by Brian Brady
Bob Filner wants to be San Diego’s next mayor. You couldn’t tell it from the primary campaign he ran, but what Bob lacks in factual accuracy, fundraising, and hustle he makes up for in guile. Keep something in mind; Filner pulled a virtual tie in the primary with next to no campaigning.
So Filner, who finished in second place to Fletcher’s third in the mayoral primary election, is offering Fletcher the role of point man for major economic development and military/defense industry issues — assuming Filner defeats Councilman Carl DeMaio, the primary’s plurality winner, in the November mayoral runoff.
The problem for Bob is that Fletcher has a Mt Soledad-sized ego — he wants to be Mayor of San Diego, not a surrogate for Progressive Bob. Fletcher will have a lot of private-sector (i.e. lobbying) opportunities after he serves out his Assembly term and making seven figures annually might be too appealling to Fletcher…unless…
Filner offers to be a one-term mayor and campaign for Fletcher in 2016. Politics is a business where contracts mean nothing so Fletcher would be naive to agree to such a deal. Would it work?
John Dadian doesn’t rule out the brilliance of Bob’s Machiavellian move:
Said veteran political consultant John Dadian, who has no connection to the mayoral race: “What’s being reported in a Filner Administration for (Fletcher) is something that is his forte. He did have strong views on a new stadium, and a new city hall, on a new convention center. And they pretty much mesh with what would be a Filner Administration. So I think it’s absolutely, borderline brilliant.
Fletcher peeled off a LOT of Republicans (and some Democrats) in his primary run. A lot of those Republicans have money and egos. If there is one thing I’ve learned, it’s that people with money don’t like to lose money or face. A Fletcher move to Filner could bring in money and support IF Bob assures the donors that Nathan’s got his support in 2016.
The message will be simple; public sector unions don’t like DeMaio. Rather than direct their ire at the voters of San Diego, the union attack will be “Pension reform can only be implemented if Filner and Fletcher are negotiating the deal”. The public sector unions will fall in line, announce that a Filner/Fletcher Administration can avoid costly and lengthy legal actions, and pledge their support to the unholy alliance.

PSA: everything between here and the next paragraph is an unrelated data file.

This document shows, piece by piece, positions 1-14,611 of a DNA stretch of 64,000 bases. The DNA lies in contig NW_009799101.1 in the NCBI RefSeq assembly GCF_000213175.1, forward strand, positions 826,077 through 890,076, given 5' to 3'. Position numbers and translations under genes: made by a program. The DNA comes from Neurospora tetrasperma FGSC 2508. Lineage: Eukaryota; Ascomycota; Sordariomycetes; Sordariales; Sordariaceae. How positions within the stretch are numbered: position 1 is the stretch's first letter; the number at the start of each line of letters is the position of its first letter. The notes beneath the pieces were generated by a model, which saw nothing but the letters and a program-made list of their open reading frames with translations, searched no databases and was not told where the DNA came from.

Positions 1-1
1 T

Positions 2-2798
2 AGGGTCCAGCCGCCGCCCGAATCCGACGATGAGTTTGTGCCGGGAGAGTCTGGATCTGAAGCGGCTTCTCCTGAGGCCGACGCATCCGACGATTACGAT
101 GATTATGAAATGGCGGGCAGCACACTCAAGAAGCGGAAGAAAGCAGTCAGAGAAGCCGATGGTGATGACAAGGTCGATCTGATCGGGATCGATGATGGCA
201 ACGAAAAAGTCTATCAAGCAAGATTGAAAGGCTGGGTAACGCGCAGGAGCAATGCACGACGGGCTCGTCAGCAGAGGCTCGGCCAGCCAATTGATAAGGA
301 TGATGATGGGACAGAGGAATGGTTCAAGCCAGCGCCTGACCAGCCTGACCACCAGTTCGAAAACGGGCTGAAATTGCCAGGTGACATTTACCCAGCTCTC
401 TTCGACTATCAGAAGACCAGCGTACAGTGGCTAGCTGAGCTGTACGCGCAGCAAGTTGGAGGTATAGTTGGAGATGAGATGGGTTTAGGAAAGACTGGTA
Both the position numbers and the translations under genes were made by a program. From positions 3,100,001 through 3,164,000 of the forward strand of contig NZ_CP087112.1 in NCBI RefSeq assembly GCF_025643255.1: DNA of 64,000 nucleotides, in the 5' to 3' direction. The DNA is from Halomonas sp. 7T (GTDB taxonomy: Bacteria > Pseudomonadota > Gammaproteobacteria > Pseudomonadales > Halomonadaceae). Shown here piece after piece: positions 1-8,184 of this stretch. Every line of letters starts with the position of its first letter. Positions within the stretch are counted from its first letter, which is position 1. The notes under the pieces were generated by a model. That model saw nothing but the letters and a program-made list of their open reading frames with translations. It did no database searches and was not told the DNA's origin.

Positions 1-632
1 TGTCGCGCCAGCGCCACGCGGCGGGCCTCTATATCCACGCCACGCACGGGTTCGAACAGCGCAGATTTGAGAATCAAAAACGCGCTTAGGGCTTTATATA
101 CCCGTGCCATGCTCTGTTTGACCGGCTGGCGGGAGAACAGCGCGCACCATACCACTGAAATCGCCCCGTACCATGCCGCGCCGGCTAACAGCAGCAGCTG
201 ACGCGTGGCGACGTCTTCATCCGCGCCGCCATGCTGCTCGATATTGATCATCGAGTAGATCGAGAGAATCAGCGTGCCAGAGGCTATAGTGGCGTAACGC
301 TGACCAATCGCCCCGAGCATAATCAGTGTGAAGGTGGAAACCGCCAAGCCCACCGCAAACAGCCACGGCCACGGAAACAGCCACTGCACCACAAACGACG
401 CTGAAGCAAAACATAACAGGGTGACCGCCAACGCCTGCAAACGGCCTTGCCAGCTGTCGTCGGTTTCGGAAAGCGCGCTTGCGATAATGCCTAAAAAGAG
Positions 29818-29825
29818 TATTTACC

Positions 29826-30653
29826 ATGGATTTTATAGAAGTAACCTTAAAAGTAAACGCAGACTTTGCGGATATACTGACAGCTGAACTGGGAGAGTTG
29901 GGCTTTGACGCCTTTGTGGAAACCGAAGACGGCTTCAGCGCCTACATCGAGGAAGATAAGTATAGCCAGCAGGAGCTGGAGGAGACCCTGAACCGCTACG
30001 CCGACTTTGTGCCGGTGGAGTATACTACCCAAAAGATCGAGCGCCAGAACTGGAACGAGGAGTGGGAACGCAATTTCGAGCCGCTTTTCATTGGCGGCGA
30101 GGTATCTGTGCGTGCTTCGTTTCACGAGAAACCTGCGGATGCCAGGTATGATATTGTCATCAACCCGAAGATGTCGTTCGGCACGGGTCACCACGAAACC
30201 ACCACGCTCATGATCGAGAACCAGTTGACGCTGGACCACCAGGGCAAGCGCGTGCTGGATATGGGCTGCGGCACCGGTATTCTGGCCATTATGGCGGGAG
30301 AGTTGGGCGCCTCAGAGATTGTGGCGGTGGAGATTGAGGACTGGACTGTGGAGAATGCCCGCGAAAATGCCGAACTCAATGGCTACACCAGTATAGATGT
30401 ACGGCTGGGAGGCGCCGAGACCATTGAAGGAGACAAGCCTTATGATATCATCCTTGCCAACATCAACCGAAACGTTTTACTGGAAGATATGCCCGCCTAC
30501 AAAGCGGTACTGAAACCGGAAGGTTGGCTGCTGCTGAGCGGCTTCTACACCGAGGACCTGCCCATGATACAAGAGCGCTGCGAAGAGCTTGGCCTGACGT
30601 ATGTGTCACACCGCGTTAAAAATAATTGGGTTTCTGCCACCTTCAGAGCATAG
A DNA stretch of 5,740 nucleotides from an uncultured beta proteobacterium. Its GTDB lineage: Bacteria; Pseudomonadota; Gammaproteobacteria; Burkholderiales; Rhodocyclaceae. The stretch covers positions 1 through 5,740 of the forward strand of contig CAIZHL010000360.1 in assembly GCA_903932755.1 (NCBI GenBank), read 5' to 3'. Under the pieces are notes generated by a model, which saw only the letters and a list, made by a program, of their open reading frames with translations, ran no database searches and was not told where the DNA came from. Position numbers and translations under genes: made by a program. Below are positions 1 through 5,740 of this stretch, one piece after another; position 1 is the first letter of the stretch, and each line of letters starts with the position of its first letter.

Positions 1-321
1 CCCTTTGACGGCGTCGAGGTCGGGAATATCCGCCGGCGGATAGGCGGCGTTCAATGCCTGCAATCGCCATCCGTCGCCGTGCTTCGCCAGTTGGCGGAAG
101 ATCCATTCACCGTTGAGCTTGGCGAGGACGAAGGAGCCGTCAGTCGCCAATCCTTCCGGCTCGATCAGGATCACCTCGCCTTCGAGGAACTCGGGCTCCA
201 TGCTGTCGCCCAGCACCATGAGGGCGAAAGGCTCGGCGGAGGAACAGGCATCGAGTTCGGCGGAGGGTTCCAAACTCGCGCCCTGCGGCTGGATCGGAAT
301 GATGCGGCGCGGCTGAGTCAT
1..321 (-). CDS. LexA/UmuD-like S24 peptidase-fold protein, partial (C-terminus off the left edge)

Watch Tom Shepard, Fletcher’s campaign consultant. In the past seven days, he’s linked three stories on his Facebook wall: one about the “decline of the California Republican Party,” one about Carl DeMaio’s “flip-flops,” and one about San Jose and San Diego being “islands of sanity” for voting for pension reform. Shepard is telling us the message the Filner/Fletcher campaign intends to use.
Not all of Fletcher’s voters will come into the Filner camp but enough could join to get Filner to 50.1% in November. Needless to say, we San Diego Republicans have to be prepared for a gargantuan battle if this happens. The good news is that San Diego voters really DO like Carl DeMaio — they trust him to take on the big issues. Once again, it’s the public-sector unions against the taxpayers and we can win this election by being pro-taxpayer.
Both Bob and Nathan want to be San Diego’s mayor and neither one can win it on his own. Expect this to happen soon. I’m ready.
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Brian Brady is a small business owner who lives in Solana Beach. He is a director for Stop Taxing Us, the taxpayer advocacy and tea party group. There, he crafted the “Promise to California taxpayers,” a no new tax pledge candidates make. He is a Member-Elect of the SDGOP Central Committee.